Acting Digitally: The EU Rewrites Its Internet Rules

Peter S. Rashish

Senior Fellow; Director, Geoeconomics Program

Peter S. Rashish, who counts over 25 years of experience counseling corporations, think tanks, foundations, and international organizations on transatlantic trade and economic strategy, is a Senior Fellow and Director of the Geoeconomics Program at AICGS. He also writes The Wider Atlantic blog.

Mr. Rashish has served as Vice President for Europe and Eurasia at the U.S. Chamber of Commerce, where he spearheaded the Chamber’s advocacy for an ambitious and comprehensive trade agreement between the United States and the European Union, which was officially launched as the Transatlantic Trade and Investment Partnership, and developed new engagements in the continent’s emerging markets.

Previously, Mr. Rashish was a Senior Advisor for Europe at McLarty Associates, and has held positions as Executive Vice President of the European Institute, on the Paris-based staff of the International Energy Agency, and as a consultant to the World Bank, the German Marshall Fund of the United States, the Atlantic Council, the Bertelsmann Foundation, and the United Nations Conference on Trade and Development.

Mr. Rashish has testified on the euro zone and U.S.-European economic relations before the House Financial Services Subcommittee on International Monetary Policy and Trade and the House Foreign Affairs Subcommittee on Europe and Eurasia and has advised three U.S. presidential campaigns. He has been a member of the faculty at the Salzburg Global Seminar and a speaker at the Aspen Ideas Festival. His commentaries have been published in The New York Times, the Financial Times, The Wall Street Journal, The National Interest, and Foreign Policy and he has appeared on PBS, CNBC, CNN, and NPR.

He earned his B.A. from Harvard College and an M.Phil. in international relations from Oxford University. He speaks French, German, Italian, and Spanish.

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prashish@aicgs.org

Last week the European Commission put forward two sweeping proposals to overhaul the European Union’s rules governing the behavior of large Internet companies: the Digital Services Act (DSA) and the Digital Markets Act (DMA). The current EU approach, the E-Commerce Directive agreed in 2000, pre-dates the rise of powerful U.S. platforms like Google, Amazon, and Facebook. So there are understandable reasons for an update.

From the perspective of transatlantic relations, this latest example of regulatory activism in the tech domain raises one central question: has the EU gone too far, or is it pointing the way?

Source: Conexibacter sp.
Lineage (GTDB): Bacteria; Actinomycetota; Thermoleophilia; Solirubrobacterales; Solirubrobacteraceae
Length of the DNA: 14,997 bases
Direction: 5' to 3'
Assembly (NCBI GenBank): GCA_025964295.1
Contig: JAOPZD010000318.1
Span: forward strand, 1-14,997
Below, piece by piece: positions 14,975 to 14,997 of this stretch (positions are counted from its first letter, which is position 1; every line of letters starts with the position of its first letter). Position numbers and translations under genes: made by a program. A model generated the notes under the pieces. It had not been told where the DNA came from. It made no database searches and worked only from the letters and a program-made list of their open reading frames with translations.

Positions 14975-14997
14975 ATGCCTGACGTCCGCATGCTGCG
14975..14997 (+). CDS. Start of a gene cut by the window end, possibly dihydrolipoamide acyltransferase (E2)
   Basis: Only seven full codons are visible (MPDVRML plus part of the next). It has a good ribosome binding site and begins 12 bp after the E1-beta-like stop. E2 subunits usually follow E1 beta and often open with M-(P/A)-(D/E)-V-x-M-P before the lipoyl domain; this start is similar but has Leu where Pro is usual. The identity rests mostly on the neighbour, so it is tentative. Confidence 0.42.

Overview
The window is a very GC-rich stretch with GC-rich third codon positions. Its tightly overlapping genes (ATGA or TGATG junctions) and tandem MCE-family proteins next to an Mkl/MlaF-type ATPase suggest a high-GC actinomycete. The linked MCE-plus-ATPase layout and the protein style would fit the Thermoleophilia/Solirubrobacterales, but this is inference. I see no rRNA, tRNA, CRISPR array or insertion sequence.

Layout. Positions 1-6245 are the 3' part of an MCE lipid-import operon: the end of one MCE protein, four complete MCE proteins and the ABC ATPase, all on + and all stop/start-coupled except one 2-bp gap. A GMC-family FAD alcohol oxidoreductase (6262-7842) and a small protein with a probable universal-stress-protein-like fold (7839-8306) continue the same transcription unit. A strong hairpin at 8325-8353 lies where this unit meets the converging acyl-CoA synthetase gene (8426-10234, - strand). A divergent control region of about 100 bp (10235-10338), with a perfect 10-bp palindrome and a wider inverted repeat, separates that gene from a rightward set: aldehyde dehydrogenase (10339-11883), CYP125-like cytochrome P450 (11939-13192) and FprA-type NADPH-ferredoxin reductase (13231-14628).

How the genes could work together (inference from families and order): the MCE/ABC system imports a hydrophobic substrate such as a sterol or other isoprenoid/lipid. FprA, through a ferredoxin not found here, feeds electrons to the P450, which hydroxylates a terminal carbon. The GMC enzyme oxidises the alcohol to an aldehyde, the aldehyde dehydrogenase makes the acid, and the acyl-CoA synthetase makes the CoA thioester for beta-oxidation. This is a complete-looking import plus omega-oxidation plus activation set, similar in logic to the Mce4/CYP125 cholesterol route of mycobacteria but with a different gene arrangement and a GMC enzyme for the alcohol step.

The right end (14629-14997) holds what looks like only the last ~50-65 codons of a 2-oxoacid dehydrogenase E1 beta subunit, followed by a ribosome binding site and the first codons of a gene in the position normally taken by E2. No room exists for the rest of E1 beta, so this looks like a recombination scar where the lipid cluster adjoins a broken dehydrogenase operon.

From the perspective of transatlantic relations, this latest example of regulatory activism in the tech domain raises one central question: has the EU gone too far, or is it pointing the way?

It would be easy for Americans to believe that the EU is targeting U.S. firms in this twin push for a new framework for digital commerce within its single market. That’s because penalties for violating the DSA and DMA would kick in at thresholds that with few exceptions (SAP, Spotify) would only apply to the big U.S. Internet firms.

For example, companies would have to meet obligations in the DSA to take down illegal content or to provide greater transparency about how algorithms are used if they have at least 45 million users. The DMA creates a new “gatekeeper” function—something akin to the financial markets concept of a “globally systemically important bank”— for firms that reach both the 45 million user mark and have at least €65 billion in market capitalization.

On the other hand, there is growing concern in the United States as well about the commercial dominance of big Silicon Valley firms. In the last couple of months the U.S. Department of Justice has filed a suit against Google and the Federal Trade Commission has taken aim at Facebook over their anti-competitive practices. In an October 2020 report, House Democrats called for stronger anti-trust laws that if passed could lead to the restructuring of U.S. tech companies. And tech company CEOs were grilled by both Democrats and Republicans about their content moderation policies at hearings on Capitol Hill this fall.

There is a key difference, however, in the ways the United States and the EU are giving expression to their ambitions to rein in big tech. While Washington is stepping up its enforcement using the existing rulebook—and considering ways to beef it up— Brussels has decided it needs new tools. In the future, it wants to rely less on the ex-post use of anti-trust law investigations to right past wrongs and more on ex-ante regulations that aim to prevent anti-competitive behavior in the first place. It is not clear that the EU has fully weighed the costs and benefits of this more draconian approach.

In the short term, the United States and the EU already face two major tests of whether they can align their approaches to the digital economy. As a result of a European Court of Justice decision earlier this year, the Privacy Shield governing commercial data transfers across the Atlantic has been invalidated. And barring a negotiated solution in the OECD, a number of EU countries plan to introduce Digital Services Taxes next year that would hit the revenues of the large U.S. Internet firms.

But the DSA and the DSM do not have to become another source of transatlantic economic friction. Overall, they are perhaps best looked at as following in the footsteps of the 2018 General Data Protection Regulation (GDPR), which governs data privacy in the EU: an early indicator of the general direction the U.S. may ultimately choose to travel—and where California has already arrived.

The views expressed are those of the author(s) alone. They do not necessarily reflect the views of the American Institute for Contemporary German Studies.